What occurs in the human mind also occurs outside of it.

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The objective and subjective, according to Hegel, sublate one another until they are unified, and the "story" takes this process through its various "moments" when the lifting up of two contradictory moments results in a higher unity. First, the two abstract consciousnesses meet and are astounded at the realisation of the self as a foreign object. Each can choose to ignore the other, in which case no self-consciousness forms and each views the other merely as an animated object rather than an equivalent subject.

Or, they become mesmerized by the mirror-like other and attempt, as they previously had done in controlling their own body, to assert their will. When initially confronted with another person, the self cannot be immediately recognized: 'Appearing thus immediately on the scene, they are for one another like ordinary objects, independent shapes, individuals submerged in the being [or immediacy] of Life'. A struggle to the death ensues. However, if one of the two should die, the achievement of self-consciousness fails. Hegel refers to this failure as "abstract negation" not the negation or sublation required. This death is avoided by the agreement, communication of, or subordination to, slavery. In this struggle the Master emerges as Master because he does not fear death since he does not see his identity dependent on life, while the slave out of this fear consents to the slavery.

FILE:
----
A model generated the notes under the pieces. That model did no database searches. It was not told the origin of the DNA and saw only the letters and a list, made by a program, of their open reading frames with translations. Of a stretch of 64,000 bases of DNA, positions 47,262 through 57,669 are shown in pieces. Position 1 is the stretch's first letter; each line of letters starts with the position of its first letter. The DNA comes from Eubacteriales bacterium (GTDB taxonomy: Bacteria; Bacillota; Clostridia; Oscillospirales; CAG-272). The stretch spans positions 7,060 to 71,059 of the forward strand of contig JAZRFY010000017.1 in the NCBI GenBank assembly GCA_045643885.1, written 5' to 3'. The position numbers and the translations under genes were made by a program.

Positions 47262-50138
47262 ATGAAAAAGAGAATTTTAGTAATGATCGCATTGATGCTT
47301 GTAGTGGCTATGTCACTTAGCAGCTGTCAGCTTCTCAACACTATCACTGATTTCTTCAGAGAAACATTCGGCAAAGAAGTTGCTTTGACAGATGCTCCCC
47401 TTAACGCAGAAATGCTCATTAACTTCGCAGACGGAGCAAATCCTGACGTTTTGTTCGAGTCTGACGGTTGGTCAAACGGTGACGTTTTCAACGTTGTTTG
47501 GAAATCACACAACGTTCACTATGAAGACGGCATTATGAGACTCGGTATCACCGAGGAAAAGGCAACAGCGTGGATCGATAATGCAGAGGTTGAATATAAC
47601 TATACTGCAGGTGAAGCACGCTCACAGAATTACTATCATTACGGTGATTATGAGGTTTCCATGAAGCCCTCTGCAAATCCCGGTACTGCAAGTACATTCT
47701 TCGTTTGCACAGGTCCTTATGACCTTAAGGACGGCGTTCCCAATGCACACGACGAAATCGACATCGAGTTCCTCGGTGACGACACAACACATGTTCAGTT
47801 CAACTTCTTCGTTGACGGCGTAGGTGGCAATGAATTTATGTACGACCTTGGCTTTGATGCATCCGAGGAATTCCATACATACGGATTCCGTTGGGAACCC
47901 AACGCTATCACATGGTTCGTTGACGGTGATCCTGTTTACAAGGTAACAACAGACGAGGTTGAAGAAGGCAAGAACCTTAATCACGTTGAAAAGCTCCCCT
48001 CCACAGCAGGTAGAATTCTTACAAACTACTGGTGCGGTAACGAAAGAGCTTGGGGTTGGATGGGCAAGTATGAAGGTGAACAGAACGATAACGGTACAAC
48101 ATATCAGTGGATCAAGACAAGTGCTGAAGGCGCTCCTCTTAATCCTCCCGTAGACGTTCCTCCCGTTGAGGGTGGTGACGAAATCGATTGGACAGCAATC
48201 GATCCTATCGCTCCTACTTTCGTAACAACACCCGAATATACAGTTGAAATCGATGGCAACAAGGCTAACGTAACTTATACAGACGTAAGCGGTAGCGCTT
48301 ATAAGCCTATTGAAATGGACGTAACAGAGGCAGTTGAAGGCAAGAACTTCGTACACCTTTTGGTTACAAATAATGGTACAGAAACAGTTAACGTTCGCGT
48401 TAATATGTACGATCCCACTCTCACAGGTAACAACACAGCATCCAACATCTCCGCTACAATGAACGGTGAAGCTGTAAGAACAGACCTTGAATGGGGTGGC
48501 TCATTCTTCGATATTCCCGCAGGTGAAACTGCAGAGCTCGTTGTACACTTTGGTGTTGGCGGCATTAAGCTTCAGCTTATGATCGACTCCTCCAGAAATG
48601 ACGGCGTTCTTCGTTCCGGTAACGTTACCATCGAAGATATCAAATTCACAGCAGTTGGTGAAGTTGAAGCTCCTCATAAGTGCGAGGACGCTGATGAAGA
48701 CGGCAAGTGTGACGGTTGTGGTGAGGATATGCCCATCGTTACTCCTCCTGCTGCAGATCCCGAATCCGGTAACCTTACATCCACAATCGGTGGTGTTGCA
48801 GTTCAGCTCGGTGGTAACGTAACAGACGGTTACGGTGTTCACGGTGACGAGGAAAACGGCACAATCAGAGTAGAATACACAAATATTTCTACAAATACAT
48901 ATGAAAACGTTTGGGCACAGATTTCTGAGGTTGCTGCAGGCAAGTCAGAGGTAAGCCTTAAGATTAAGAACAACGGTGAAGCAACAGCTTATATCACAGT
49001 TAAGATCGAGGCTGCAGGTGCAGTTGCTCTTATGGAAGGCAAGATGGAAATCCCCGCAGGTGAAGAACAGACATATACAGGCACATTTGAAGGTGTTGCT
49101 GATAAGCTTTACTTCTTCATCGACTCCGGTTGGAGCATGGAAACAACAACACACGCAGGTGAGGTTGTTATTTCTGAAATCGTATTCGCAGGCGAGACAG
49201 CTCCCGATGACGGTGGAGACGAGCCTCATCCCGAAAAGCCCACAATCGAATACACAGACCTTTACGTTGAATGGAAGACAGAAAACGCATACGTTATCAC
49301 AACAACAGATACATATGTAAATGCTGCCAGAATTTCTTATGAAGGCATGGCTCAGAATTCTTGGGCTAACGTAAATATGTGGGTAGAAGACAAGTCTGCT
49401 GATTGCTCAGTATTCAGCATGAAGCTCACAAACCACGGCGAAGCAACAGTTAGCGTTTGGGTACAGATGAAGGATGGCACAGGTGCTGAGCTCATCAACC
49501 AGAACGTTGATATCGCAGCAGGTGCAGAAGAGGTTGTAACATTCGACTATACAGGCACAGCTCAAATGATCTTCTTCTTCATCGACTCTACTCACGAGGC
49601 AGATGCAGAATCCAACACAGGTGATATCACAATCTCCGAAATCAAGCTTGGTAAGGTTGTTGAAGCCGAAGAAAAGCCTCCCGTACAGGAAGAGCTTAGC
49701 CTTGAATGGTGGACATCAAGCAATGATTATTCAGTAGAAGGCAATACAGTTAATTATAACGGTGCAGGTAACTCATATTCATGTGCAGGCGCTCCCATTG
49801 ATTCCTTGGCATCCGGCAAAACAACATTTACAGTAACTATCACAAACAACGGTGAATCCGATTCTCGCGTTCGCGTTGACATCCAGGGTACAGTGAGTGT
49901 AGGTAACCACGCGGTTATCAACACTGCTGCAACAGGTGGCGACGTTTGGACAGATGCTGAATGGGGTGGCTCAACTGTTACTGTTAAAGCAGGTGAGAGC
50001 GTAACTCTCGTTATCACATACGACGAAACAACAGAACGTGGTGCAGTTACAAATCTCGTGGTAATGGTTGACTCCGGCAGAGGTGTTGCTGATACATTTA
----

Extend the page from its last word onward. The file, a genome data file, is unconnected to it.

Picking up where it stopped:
This experience of fear on the part of the slave is crucial, however, in a later moment of the dialectic, where it becomes the prerequisite experience for the slave's further development. Truth of oneself as self-conscious is achieved only if both live; the recognition of the other gives each of them the objective truth and self-certainty required for self-consciousness. However, this state is not a happy one and does not achieve full self-consciousness.

The recognition by the slave is merely on pain of death. The master's self-consciousness is dependent on the slave for recognition and also has a mediated relation with nature: the slave works with nature and begins to shape it into products for the master. As the slave creates more and more products with greater and greater sophistication through his own creativity , he begins to see himself reflected in the products he created, he realises that the world around him was created by his own hands, thus the slave is no longer alienated from his own labour and achieves self-consciousness, while the master on the other hand has become wholly dependent on the products created by his slave; thus the master is enslaved by the labour of his slave.

One interpretation of this dialectic is that neither a slave nor a master can be considered as fully self-conscious.